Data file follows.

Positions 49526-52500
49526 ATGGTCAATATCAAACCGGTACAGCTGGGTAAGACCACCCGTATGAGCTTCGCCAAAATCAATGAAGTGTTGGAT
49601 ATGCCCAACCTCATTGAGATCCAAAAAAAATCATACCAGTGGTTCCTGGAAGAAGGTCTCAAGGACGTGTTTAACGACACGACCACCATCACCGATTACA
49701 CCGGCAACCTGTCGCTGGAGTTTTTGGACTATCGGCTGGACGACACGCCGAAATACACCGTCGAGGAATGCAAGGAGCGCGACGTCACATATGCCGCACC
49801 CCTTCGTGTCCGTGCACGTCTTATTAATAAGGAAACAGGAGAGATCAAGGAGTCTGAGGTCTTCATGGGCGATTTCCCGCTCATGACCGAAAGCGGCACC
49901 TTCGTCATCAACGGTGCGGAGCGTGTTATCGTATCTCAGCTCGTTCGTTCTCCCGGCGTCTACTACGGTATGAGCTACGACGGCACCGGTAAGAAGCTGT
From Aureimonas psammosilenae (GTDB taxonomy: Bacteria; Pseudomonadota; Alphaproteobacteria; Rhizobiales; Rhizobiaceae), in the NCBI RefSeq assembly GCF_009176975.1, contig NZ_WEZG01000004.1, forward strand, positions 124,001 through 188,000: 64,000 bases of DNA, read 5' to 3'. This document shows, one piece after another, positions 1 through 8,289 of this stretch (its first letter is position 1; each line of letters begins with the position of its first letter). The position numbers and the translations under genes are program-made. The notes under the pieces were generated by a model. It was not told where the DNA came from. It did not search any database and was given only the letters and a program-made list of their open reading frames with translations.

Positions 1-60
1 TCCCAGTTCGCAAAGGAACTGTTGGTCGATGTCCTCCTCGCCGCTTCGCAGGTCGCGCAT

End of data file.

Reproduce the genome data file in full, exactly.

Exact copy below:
Positions 49526-52500
49526 ATGGTCAATATCAAACCGGTACAGCTGGGTAAGACCACCCGTATGAGCTTCGCCAAAATCAATGAAGTGTTGGAT
49601 ATGCCCAACCTCATTGAGATCCAAAAAAAATCATACCAGTGGTTCCTGGAAGAAGGTCTCAAGGACGTGTTTAACGACACGACCACCATCACCGATTACA
49701 CCGGCAACCTGTCGCTGGAGTTTTTGGACTATCGGCTGGACGACACGCCGAAATACACCGTCGAGGAATGCAAGGAGCGCGACGTCACATATGCCGCACC
49801 CCTTCGTGTCCGTGCACGTCTTATTAATAAGGAAACAGGAGAGATCAAGGAGTCTGAGGTCTTCATGGGCGATTTCCCGCTCATGACCGAAAGCGGCACC
49901 TTCGTCATCAACGGTGCGGAGCGTGTTATCGTATCTCAGCTCGTTCGTTCTCCCGGCGTCTACTACGGTATGAGCTACGACGGCACCGGTAAGAAGCTGT
From Aureimonas psammosilenae (GTDB taxonomy: Bacteria; Pseudomonadota; Alphaproteobacteria; Rhizobiales; Rhizobiaceae), in the NCBI RefSeq assembly GCF_009176975.1, contig NZ_WEZG01000004.1, forward strand, positions 124,001 through 188,000: 64,000 bases of DNA, read 5' to 3'. This document shows, one piece after another, positions 1 through 8,289 of this stretch (its first letter is position 1; each line of letters begins with the position of its first letter). The position numbers and the translations under genes are program-made. The notes under the pieces were generated by a model. It was not told where the DNA came from. It did not search any database and was given only the letters and a program-made list of their open reading frames with translations.

Positions 1-60
1 TCCCAGTTCGCAAAGGAACTGTTGGTCGATGTCCTCCTCGCCGCTTCGCAGGTCGCGCAT